- Say what you see: Starting a conversation about mental health can be nerve wracking. But it doesn’t have to be. Break the ice by mentioning changes you’ve noticed in your friend and ask if they’re doing okay.
- Show you care: People can get defensive. But if you approach with empathy and kindness, it creates a safe space for your loved ones to open up. Let them know you’re asking because you care.
- Hear them out: Listen before you speak. Often times, people aren’t looking for advice, but simply want a non-judgemental listening ear. Make sure the conversation is balanced, and support where you can.
- Know your role: Maybe you’re not the best person to support them in this time. You’re not a therapist or counselor, but you can help connect them to one. Which leads us to…
- Connect them to help: Finding resources can be tough, confusing, and a little discouraging. This is your time to support your loved ones while they navigate the system. Go with them to the doctor’s appointment. Sit with them while they call a helpline. Or help them choose a counsellor that fits their needs. WellIn5 can help with that, and take the guesswork out of finding the right counsellor.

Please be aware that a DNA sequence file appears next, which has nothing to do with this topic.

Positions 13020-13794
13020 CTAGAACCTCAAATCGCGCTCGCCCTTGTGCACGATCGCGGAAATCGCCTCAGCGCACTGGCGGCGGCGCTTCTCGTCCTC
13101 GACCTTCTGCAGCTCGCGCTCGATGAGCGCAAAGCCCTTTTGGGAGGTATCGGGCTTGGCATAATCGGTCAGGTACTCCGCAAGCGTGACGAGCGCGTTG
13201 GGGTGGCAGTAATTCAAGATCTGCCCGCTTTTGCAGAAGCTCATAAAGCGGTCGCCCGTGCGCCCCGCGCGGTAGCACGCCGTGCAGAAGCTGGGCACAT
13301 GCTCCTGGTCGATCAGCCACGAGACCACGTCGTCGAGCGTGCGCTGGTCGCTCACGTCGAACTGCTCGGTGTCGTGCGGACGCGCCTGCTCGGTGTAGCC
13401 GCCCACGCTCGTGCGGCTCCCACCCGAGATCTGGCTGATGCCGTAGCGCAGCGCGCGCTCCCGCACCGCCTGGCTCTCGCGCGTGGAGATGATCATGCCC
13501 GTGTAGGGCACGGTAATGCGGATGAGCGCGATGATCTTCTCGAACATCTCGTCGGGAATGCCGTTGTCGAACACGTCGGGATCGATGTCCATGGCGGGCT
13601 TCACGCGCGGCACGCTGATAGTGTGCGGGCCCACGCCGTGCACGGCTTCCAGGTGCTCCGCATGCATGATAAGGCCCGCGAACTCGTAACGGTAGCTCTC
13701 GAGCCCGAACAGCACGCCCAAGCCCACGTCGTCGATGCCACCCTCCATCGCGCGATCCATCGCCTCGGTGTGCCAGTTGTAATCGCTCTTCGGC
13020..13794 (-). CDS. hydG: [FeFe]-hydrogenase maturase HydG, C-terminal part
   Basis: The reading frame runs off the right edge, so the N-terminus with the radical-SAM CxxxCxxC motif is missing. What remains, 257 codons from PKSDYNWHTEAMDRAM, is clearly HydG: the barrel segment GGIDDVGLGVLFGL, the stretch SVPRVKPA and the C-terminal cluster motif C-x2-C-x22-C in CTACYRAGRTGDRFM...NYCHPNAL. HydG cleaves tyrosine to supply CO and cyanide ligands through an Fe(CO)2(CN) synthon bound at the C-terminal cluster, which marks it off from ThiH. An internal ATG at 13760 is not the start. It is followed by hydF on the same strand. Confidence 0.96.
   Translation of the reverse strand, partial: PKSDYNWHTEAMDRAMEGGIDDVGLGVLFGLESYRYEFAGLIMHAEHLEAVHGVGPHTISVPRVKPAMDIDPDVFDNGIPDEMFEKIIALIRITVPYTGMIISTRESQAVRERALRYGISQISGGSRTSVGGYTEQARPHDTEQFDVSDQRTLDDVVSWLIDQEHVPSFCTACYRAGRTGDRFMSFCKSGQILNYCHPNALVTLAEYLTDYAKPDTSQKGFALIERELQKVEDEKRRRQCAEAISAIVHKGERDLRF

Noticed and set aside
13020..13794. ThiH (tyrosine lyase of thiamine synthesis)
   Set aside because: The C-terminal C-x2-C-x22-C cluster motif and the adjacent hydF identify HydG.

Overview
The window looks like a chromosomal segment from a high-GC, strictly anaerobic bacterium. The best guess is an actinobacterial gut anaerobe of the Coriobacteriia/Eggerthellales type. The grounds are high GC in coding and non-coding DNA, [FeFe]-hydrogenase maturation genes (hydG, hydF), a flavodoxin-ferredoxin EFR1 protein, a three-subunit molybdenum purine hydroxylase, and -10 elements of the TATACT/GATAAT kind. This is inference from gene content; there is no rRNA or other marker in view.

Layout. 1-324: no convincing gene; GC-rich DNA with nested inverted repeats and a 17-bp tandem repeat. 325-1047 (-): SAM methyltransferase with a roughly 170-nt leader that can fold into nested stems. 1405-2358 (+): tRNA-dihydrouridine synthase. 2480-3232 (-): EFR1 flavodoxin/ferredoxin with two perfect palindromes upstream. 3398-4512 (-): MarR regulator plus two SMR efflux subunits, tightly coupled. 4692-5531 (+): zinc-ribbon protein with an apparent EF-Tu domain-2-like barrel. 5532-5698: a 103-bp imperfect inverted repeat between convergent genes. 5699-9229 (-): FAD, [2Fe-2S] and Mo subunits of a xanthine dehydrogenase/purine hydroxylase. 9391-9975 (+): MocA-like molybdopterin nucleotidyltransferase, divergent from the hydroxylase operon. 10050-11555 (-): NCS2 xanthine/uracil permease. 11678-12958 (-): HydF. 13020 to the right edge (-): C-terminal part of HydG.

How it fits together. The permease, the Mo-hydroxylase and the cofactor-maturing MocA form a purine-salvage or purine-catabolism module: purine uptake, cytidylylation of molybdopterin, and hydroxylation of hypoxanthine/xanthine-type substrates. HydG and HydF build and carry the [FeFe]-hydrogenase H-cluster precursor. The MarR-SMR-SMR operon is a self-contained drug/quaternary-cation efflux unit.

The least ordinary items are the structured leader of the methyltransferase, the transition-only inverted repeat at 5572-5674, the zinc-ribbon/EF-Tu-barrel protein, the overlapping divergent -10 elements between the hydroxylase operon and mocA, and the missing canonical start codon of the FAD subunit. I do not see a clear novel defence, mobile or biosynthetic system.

Mental health is complicated. And no guide, pamphlet, or listicle will ever fully capture the nuances that humans go through on their mental health journeys. The best thing we can do is keep learning. Everyone’s mental health is unique to them — and riding the ups and downs will look different for everybody. Tune in and listen to your body. It’ll often tell you what it needs. For more resources on mental health, check out more articles on WellIn5’s blog, or start your journey to better mental health by connecting with a counsellor today.
Sarina Arefzadeh is a Vancouver-based content marketer, mental health advocate, and pop culture enthusiast. She brings her education in psychology and sociology to unpack topics like tech, gender, mental health, and online life. She’s a speaker with Jack.org, regularly visiting schools to talk to students about their mental health, what it means, and how they can be there for themselves and their peers. Connect with Sarina on LinkedIn, Twitter, or by email.